Earlier this month, Massachusetts’ Supreme Judicial Court, the state’s highest court, overturned the conviction of man who had been found guilty of an assault with intent to murder a police officer. The Boston Herald reports:
A man convicted of pointing a loaded gun at a state trooper won a new trial on Tuesday when the state’s highest court ruled that the prosecutor should not have referred to him and his friends as “street thugs” in his closing argument.
According to the court’s opinion, the prosecutor, who worked for the Norfolk District Attorney’s Office, referred to the defendant as a “street thug” at least five times; it was a motif that the prosecutor laced throughout his closing statement. Furthermore, the prosecutor dismissed the defendant’s “whole defense” as a “sham.”
The prosecutor even went so far as to call the defense attorney a liar. He said, “the lies came from [the defense] table. And I’m not leaving out the attorney either, the questions that were asked and the way they were posed.”
As the Supreme Judicial Court explained:
It is improper for a prosecutor to use insulting names designed to evoke an emotional, rather than a rational, response from jurors…. Similarly, it is improper to refer to a defendant with epithets that suggest he has a criminal record where the evidence does not support such a finding…. It is improper to encourage the jury to find a defendant guilty by virtue of his association with known criminals…. [And] it is improper for an attorney in closing argument to disparage opposing counsel personally, or characterize counsel as “obscuring the truth or intentionally misleading the jury.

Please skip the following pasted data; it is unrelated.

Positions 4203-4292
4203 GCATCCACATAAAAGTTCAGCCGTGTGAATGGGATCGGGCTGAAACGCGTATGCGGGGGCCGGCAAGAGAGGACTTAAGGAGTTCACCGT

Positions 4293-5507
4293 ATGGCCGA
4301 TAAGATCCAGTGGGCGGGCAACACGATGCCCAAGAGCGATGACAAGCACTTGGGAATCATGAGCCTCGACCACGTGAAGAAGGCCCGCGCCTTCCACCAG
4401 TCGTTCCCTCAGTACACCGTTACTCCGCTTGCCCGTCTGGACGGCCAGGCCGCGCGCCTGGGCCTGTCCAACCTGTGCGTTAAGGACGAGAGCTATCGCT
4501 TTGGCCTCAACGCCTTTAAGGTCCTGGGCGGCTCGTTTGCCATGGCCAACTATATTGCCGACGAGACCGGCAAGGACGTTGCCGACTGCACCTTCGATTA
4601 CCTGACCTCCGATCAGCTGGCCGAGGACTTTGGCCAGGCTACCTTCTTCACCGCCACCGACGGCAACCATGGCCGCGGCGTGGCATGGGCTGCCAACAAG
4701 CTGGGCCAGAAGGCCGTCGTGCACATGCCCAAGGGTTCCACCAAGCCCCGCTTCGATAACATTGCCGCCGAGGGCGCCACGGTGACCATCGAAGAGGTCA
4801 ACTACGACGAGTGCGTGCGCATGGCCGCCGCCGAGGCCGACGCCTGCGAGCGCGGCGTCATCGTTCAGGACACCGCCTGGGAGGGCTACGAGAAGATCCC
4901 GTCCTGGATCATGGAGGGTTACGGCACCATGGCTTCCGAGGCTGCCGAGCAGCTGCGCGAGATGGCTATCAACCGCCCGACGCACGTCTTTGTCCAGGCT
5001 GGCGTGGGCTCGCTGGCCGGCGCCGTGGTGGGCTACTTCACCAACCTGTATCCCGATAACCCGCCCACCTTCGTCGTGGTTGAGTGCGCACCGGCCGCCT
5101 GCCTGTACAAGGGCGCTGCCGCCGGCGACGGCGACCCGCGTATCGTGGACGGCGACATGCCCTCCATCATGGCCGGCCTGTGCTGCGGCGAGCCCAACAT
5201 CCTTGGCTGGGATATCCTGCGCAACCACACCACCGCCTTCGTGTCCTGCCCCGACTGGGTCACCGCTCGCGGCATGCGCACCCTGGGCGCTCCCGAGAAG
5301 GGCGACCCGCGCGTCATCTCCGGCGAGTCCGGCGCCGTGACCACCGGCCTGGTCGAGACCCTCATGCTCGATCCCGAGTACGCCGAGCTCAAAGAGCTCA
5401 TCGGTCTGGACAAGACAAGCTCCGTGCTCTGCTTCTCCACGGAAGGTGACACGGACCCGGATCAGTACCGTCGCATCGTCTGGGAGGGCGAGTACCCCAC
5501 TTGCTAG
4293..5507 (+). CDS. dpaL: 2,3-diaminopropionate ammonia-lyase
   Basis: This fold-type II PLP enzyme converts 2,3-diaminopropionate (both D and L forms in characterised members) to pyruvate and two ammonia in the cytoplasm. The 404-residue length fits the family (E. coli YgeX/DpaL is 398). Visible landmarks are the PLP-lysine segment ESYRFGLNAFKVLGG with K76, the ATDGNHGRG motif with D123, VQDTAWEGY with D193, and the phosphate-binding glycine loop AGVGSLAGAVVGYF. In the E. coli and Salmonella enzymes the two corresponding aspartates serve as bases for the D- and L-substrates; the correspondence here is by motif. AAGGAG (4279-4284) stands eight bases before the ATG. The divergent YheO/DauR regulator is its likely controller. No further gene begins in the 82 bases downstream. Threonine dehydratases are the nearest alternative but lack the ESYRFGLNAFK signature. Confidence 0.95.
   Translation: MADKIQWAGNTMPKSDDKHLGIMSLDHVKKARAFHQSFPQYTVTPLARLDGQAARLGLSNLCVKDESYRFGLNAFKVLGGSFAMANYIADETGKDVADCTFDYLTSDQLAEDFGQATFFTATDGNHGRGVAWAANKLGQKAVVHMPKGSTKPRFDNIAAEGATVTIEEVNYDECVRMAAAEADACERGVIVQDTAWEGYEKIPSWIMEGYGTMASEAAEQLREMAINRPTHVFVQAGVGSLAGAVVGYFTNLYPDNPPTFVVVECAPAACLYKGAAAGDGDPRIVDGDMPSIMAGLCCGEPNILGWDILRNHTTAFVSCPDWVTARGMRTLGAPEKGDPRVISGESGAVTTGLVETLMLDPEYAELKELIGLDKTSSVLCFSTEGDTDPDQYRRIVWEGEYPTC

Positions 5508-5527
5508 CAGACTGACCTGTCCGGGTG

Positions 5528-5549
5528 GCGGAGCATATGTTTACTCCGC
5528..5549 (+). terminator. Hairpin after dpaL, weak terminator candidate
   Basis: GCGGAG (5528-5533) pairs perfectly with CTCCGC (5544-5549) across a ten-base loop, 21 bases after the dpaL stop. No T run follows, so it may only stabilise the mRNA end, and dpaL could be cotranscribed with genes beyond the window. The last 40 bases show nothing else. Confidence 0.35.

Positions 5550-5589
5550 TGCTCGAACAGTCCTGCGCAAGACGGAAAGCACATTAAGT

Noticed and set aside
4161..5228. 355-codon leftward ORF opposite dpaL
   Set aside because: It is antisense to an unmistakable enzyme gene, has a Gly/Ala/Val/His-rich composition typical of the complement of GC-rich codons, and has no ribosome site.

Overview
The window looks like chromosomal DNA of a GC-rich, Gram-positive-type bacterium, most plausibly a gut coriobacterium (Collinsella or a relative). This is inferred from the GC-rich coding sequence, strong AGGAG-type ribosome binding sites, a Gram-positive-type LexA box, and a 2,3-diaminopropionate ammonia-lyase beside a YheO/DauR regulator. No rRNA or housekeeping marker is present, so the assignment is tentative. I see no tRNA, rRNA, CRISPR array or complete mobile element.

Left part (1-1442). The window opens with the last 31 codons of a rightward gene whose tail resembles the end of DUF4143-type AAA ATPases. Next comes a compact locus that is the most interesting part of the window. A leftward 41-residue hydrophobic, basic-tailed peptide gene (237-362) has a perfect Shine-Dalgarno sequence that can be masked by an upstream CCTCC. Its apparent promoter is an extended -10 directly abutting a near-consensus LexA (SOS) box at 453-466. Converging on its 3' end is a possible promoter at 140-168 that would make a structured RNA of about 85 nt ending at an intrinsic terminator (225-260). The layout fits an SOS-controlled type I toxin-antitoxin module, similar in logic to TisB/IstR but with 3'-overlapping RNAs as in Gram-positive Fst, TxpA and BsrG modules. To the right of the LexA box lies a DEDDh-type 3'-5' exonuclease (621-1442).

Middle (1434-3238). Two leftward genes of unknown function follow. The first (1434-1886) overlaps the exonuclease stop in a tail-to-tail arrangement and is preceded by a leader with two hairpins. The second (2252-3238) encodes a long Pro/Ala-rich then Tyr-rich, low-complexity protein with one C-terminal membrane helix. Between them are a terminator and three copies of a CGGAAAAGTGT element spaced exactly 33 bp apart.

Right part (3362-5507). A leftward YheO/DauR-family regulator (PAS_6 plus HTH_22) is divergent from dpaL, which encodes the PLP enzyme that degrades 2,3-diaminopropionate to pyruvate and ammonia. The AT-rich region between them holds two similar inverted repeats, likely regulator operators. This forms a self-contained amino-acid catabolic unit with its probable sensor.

According to the Court, the state “wisely” conceded that it had engaged in “excessive argument,” though the state nevertheless argued that this violation did not warrant the overturning of the conviction. The court did believe the conviction should be overturned. It said,
The prosecutor’s improper comments were extensive and provided the structure and thrust of his entire closing argument. Its powerful crescendo culminated in a condemnation of defense counsel as a liar among liars. Stated otherwise, this is not a case in which a fleeting, isolated, improper statement in an otherwise proper argument could, in the context of the entire closing argument, be deemed nonprejudicial…. Here, the tenor of the entire closing argument of the prosecutor improperly disparaged the defendant and counsel, and invited the jury to decide the case irrationally and on general terms. The prosecutor invited the jury to speculate about crimes as yet uncommitted by these three “thugs.”… .The prosecutor’s argument was highly improper, and we cannot say that it did not influence the jury. The defendant is entitled to a new trial.
According to the Boston Herald, the defendant has already completed his sentence. The prosecutor apparently had already retried from the Norfolk District Attorney’s Office. The court’s opinion can be found here.